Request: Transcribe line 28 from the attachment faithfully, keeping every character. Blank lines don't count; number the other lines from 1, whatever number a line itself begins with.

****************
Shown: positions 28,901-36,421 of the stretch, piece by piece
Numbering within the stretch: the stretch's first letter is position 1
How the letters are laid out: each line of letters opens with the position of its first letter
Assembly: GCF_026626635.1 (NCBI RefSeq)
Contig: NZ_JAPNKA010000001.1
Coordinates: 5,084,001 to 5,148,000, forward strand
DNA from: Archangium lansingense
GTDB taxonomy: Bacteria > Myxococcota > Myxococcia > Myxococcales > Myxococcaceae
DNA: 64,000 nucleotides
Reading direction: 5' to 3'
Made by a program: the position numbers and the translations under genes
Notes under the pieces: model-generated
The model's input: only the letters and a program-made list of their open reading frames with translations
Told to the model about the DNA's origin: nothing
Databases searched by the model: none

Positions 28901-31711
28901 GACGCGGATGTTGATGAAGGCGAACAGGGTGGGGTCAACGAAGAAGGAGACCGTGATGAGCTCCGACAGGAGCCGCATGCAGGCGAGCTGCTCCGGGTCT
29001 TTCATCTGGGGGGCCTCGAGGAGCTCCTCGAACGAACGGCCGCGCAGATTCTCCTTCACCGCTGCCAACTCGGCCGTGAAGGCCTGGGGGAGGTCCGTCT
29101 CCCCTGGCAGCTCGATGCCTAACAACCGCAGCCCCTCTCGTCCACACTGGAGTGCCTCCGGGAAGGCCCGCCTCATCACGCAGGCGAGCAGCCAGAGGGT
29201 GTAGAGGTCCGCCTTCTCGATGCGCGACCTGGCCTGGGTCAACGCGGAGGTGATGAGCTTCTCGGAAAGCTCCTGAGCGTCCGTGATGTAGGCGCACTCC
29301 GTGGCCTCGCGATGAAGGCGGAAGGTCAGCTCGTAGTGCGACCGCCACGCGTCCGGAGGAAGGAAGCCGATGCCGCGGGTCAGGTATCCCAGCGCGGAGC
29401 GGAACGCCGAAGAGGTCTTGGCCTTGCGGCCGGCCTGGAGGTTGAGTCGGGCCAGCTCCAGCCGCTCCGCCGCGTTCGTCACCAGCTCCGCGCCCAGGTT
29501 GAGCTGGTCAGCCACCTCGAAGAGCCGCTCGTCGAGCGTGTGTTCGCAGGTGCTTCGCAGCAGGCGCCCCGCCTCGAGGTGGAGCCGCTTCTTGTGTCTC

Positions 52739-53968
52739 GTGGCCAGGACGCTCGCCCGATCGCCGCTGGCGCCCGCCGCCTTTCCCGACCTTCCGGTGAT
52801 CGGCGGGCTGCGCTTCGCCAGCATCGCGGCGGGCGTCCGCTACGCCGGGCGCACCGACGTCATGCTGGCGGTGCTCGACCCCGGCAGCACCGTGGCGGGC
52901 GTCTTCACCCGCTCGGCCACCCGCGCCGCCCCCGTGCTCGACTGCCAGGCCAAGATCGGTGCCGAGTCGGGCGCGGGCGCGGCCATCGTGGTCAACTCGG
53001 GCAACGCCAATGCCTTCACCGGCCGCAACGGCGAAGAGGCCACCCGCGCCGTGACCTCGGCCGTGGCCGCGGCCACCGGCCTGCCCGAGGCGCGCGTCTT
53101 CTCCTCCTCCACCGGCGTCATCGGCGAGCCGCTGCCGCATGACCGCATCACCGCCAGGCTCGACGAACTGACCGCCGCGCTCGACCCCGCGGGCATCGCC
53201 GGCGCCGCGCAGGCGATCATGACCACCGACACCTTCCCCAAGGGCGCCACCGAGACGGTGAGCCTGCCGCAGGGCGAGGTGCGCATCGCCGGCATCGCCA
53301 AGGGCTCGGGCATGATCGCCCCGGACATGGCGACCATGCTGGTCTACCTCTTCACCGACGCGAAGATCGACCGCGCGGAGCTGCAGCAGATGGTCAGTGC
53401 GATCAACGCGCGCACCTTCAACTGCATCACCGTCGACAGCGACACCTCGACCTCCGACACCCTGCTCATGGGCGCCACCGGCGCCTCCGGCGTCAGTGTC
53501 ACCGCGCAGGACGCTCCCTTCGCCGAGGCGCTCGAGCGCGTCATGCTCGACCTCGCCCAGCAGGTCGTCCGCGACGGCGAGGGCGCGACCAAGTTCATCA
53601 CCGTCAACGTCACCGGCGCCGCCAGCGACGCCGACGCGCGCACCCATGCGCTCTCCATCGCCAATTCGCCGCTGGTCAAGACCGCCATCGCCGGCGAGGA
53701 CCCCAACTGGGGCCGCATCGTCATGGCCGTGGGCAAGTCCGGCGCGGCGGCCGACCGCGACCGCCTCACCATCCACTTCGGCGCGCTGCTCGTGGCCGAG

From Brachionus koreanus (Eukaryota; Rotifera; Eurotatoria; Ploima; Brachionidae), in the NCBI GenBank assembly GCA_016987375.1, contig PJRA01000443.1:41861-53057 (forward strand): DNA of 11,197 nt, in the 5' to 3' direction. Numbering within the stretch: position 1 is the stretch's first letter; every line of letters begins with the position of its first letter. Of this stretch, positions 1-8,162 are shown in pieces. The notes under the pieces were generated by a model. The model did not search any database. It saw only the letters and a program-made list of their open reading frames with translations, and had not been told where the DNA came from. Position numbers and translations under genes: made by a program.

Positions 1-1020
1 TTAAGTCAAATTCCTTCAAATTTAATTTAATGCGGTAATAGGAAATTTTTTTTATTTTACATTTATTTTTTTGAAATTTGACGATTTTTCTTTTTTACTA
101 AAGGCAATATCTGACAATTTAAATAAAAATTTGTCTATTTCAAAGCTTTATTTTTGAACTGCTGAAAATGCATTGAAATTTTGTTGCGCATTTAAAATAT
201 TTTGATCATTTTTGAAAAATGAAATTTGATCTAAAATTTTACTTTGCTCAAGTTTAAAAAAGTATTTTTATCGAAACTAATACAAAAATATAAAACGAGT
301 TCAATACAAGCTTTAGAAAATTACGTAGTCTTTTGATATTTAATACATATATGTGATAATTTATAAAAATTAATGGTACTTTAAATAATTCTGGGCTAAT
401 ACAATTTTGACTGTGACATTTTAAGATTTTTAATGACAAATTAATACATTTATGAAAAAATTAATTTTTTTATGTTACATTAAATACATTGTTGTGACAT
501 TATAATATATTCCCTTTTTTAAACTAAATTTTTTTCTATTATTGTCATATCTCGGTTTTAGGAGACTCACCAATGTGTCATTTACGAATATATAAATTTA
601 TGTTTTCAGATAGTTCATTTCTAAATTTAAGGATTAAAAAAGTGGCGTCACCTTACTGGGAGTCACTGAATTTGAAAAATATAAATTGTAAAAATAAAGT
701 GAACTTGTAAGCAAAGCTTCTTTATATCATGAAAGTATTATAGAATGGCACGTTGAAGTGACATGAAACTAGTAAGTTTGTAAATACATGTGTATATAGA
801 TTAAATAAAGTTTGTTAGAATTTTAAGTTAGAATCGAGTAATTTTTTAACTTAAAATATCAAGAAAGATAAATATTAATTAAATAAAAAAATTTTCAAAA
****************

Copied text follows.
53001 GCAACGCCAATGCCTTCACCGGCCGCAACGGCGAAGAGGCCACCCGCGCCGTGACCTCGGCCGTGGCCGCGGCCACCGGCCTGCCCGAGGCGCGCGTCTT